Tribal Government & News

Yesteryears -- Sept. 15, 2020

09.14.2020 Danielle Frost History

2015 – Tribal members, who were descendants of the original tilixam “people” of the Portland area, led the way at the grand opening of the new Tilikum Crossing Bridge in Portland. In the interest of giving the general public a word that was easy to pronounce, the Tribe proposed spelling the word with a “k” instead of an “x” as it is in Chinuk Wawa. The Grand Ronde Honor Guard led the procession of Tribal members alongside the first ride of TriMet’s Orange Line during the grand opening celebration. “This is truly a wonderful moment, a blessed time,” Tribal Chairwoman Cheryle A. Kennedy said.

2010 – The Grand Ronde Tribe submitted a 155-page comment on the Cascade Locks resort and casino project proposed by the Warm Springs Tribe to the Bureau of Indian Affairs. “Grand Ronde is significantly affected and very concerned by the Cascade Locks Resort and Casino Project and is troubled by the Bureau’s failure to address Grand Ronde DEIS comments,” wrote Tribal Attorney Rob Greene. More than two years after holding public comment sessions in Oregon and Washington in 2007, the BIA issued an Aug. 6 final environmental impact statement naming Cascade Locks as the preferred alternative for the Warm Springs Tribe to build an off-Reservation casino in the Columbia River Gorge.

2005 – The Tribe and Portland State University were planning to offer a class called “Great Tribal Leaders of Modern Times” and hold it in the Education Building on the Tribal campus. The series would present videotaped interviews with modern Tribal leaders, and span the fields of political science, American history, Native American studies, U.S. government, multi-cultural studies and sociology. Almost 30 Tribal leaders had been interviewed for the series, including Grand Ronde Tribal Elder Kathryn Harrison.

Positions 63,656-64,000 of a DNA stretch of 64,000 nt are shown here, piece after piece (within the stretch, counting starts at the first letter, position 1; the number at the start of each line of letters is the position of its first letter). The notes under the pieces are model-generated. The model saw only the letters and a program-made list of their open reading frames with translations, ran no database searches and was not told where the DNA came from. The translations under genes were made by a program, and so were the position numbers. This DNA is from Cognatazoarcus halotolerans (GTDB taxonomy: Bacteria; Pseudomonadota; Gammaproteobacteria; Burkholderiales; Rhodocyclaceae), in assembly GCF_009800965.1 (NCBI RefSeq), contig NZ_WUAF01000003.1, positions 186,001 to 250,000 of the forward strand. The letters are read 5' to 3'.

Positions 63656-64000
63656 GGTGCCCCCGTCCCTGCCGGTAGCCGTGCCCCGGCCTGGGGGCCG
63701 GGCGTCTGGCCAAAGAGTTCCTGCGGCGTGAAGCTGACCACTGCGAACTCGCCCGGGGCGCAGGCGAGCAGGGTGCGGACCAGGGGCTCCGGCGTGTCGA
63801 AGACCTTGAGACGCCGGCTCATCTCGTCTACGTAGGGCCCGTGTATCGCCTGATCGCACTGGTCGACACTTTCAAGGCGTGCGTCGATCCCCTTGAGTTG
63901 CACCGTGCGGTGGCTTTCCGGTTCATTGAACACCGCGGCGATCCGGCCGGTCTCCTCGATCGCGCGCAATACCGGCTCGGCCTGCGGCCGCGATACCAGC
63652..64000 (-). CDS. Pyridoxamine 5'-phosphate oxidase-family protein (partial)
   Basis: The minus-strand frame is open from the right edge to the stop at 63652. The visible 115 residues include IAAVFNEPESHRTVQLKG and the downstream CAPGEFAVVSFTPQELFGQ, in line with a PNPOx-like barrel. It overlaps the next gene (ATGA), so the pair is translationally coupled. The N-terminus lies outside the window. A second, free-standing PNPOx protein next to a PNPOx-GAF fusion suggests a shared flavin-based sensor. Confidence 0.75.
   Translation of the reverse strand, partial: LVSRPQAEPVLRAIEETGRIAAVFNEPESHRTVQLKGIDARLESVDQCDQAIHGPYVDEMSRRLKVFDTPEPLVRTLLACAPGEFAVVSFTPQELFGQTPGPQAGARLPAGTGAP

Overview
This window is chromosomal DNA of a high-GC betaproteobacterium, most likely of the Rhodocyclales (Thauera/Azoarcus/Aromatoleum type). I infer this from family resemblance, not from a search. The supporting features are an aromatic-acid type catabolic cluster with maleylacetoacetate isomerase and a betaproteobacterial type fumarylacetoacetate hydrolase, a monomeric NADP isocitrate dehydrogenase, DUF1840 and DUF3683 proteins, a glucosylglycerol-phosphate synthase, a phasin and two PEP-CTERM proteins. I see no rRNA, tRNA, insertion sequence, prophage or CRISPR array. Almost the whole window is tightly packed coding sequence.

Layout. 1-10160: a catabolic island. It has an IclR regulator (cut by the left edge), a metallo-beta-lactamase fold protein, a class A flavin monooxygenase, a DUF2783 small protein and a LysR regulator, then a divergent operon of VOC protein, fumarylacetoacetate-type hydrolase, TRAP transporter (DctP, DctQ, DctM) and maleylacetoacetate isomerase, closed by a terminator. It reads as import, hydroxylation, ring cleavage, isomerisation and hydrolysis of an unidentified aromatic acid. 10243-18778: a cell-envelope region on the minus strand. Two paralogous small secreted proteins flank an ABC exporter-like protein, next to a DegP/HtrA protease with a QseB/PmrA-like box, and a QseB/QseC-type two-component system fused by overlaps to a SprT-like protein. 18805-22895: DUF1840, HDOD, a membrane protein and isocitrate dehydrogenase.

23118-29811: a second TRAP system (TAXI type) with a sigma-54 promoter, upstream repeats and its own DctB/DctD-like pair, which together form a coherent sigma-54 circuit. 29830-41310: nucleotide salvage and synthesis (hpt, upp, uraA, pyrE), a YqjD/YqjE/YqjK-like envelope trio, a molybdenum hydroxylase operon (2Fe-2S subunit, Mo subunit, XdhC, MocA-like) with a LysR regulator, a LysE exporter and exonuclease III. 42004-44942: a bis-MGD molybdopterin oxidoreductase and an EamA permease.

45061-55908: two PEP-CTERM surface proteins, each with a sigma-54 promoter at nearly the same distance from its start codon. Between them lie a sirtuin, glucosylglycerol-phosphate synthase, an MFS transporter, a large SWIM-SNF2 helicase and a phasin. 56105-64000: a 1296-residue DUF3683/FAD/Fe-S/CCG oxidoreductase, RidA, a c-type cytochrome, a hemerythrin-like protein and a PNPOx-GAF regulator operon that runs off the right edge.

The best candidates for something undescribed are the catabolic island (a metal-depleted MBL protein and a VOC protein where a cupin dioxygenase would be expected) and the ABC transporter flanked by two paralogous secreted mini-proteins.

2000 – The Confederated Tribes of Grand Ronde hosted a group from Willamette National Forest for a tour of the Reservation and Tribal campus. The five ranger districts and the Tribe came together for two days of team building and learning. The event followed a memorandum of understanding that was signed earlier in the year. Under the agreement, the Forest Service and Tribe agreed to work together on projects and gain input on ideas that affected all parties involved.  

1995 – Kathryn Harrison and Ed Larsen were re-elected to Tribal Council for three-year terms. Margaret Provost took Andy Jenness’ seat as he opted not to run for another term. More than 600 Tribal members voted in the election, making it the most widely participated one the Tribe had ever had.

1990 – Tribal youth Shonn Leno traveled to the National High School Wrestling Championships. He was one of the team members representing Oregon. Of 40 wrestlers in his bracket, Leno placed 10th. He qualified for the national tournament by placing second in the state for Freestyle and Greco Roman wrestling at a private competition, and third in the state for high school championships as a freshman.

1985 – The Western Oregon Unit of the Indian Health Service needed to keep current information on those who used it. Those who had not completed an application for 1985 were encouraged to do so as soon as possible. All health care funding was dependent on the number of Tribal members participating.


Yesteryears is a look back at Tribal history in five-year increments through the pages of Smoke Signals.